US7714784Jun 30, 2004May 11, 2010Electronics And Telecommunications Research InstituteBase station and mobile terminal for location detection, and location detecting method
US7733270Nov 3, 2008Jun 8, 2010Rosum CorporationPosition location using global positioning signals augmented by broadcast television signals
US7737893Jun 28, 2007Jun 15, 2010Rosum CorporationPositioning in a single-frequency network
US7756527Oct 6, 2005Jul 13, 2010Fujitsu LimitedPosition information management system
US7756529Jun 30, 2006Jul 13, 2010Fujitsu LimitedPosition information management method and apparatus
US7792156Jan 11, 2009Sep 7, 2010Rosum CorporationATSC transmitter identifier signaling
US7944350May 21, 2010May 17, 2011Spectrum Tracking Systems, Inc.Method and system for providing tracking services to locate an asset
US8035506Nov 15, 2010Oct 11, 2011Honeywell International Inc.System and method for calibration of radio frequency location sensors
US8041505Jul 12, 2010Oct 18, 2011Trueposition, Inc.Navigation services based on position location using broadcast digital television signals
US8049617Mar 10, 2011Nov 1, 2011Spectrum Tracking Systems, Inc.Method and system for providing tracking services to locate an asset
US8102317Nov 22, 2005Jan 24, 2012Trueposition, Inc.Location identification using broadcast wireless signal signatures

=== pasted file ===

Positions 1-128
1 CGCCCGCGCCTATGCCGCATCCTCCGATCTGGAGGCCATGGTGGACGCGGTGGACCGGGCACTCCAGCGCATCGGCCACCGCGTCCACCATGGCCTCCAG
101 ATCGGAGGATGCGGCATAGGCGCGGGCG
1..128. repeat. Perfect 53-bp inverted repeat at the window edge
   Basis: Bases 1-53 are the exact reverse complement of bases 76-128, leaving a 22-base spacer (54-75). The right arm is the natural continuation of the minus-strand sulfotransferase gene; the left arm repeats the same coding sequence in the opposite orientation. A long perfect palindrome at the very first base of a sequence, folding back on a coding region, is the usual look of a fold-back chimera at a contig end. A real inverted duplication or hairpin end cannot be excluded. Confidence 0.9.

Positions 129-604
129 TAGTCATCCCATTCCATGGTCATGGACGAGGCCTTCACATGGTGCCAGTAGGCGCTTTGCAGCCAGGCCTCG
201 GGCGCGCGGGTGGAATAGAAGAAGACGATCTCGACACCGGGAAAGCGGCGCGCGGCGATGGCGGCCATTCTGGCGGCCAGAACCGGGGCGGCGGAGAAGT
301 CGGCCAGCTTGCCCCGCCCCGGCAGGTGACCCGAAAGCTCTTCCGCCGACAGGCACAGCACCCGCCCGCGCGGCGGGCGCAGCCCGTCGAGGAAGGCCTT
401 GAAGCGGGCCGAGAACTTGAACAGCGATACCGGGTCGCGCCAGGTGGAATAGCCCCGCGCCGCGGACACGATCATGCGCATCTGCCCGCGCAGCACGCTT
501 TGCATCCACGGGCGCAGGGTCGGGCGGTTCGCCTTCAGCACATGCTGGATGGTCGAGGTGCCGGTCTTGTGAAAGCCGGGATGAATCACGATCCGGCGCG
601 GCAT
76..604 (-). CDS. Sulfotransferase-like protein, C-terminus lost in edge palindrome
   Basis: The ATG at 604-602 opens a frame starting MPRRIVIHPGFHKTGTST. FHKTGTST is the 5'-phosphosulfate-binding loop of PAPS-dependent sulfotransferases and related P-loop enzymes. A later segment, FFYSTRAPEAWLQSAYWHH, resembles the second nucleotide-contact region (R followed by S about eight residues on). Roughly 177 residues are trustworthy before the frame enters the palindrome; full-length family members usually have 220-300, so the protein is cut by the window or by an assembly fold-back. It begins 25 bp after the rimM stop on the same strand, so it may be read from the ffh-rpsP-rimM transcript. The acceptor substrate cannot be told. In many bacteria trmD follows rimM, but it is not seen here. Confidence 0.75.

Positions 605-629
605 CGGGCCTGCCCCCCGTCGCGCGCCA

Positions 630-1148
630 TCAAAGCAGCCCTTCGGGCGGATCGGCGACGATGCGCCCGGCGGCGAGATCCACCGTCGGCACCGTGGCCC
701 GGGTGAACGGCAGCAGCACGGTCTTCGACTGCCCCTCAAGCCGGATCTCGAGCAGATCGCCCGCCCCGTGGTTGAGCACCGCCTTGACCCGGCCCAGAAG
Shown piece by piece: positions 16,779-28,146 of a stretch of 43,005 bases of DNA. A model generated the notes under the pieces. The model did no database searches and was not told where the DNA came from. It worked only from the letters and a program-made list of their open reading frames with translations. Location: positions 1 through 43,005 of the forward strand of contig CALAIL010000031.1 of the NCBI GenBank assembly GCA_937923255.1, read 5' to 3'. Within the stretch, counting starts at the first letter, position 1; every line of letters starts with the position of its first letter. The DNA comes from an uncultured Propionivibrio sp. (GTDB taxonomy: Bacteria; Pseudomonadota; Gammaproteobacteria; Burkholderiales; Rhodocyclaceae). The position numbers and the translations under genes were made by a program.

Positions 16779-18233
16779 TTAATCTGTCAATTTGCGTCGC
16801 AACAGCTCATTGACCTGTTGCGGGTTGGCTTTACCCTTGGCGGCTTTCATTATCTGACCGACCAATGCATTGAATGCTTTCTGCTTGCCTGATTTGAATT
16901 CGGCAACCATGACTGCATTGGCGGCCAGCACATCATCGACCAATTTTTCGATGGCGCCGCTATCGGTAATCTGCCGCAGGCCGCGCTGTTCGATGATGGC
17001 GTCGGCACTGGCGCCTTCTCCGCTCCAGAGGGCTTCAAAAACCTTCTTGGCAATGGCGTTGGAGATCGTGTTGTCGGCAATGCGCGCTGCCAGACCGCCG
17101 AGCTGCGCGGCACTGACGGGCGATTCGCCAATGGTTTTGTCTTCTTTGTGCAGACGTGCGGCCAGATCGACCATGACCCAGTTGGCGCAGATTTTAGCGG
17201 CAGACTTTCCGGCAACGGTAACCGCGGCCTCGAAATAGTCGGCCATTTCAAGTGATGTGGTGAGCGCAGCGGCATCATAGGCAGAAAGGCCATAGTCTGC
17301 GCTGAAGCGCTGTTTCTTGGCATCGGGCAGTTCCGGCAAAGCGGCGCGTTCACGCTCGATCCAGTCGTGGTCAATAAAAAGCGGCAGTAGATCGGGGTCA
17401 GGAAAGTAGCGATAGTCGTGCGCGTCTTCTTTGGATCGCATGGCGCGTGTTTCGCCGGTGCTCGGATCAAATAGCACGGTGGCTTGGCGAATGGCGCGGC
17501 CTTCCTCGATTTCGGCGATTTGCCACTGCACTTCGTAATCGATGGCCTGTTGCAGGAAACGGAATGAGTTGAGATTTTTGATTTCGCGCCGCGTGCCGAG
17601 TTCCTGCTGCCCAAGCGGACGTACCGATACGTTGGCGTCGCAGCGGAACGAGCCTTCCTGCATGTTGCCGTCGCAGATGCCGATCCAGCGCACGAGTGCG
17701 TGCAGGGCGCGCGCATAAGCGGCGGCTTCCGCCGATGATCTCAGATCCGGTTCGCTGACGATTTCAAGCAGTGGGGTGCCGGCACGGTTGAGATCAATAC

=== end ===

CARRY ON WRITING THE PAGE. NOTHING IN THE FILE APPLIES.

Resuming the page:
US8106828Sep 12, 2008Jan 31, 2012Trueposition, Inc.Location identification using broadcast wireless signal signatures
US8125389Oct 20, 2009Feb 28, 2012Trueposition, Inc.Doppler-aided positioning, navigation, and timing using broadcast television signals
US8130141Sep 10, 2009Mar 6, 2012Commlabs, Inc.Wide area positioning system
US8149168Jan 12, 2007Apr 3, 2012Trueposition, Inc.Position determination using wireless local area network signals and television signals
US8179318Sep 10, 2009May 15, 2012Trueposition, Inc.Precise position determination using VHF omni-directional radio range signals
US8233091May 8, 2008Jul 31, 2012Trueposition, Inc.Positioning and time transfer using television synchronization signals
US8253627Feb 15, 2010Aug 28, 2012David BurgessPosition determination with NRSC-5 digital radio signals
US8462745Jun 16, 2009Jun 11, 2013Skyhook Wireless, Inc.Methods and systems for determining location using a cellular and WLAN positioning system by selecting the best WLAN PS solution
US8629803Mar 5, 2012Jan 14, 2014Nextnav, LlcWide area positioning system
US8638725Jun 11, 2013Jan 28, 2014Skyhook Wireless, Inc.Methods and systems for determining location using a cellular and WLAN positioning system by selecting the best WLAN PS solution
US8643540Mar 5, 2012Feb 4, 2014Nextnav, LlcWide area positioning system
US8677440Jan 25, 2010Mar 18, 2014Trueposition, Inc.Position determination using ATSC-M/H signals
US8682341Oct 2, 2007Mar 25, 2014Trueposition, Inc.Blind identification of single-frequency-network transmitters
US8737515Dec 14, 2012May 27, 2014Christoph RULANDMethod for determining the spatial position of an object, electronic circuit and electronic system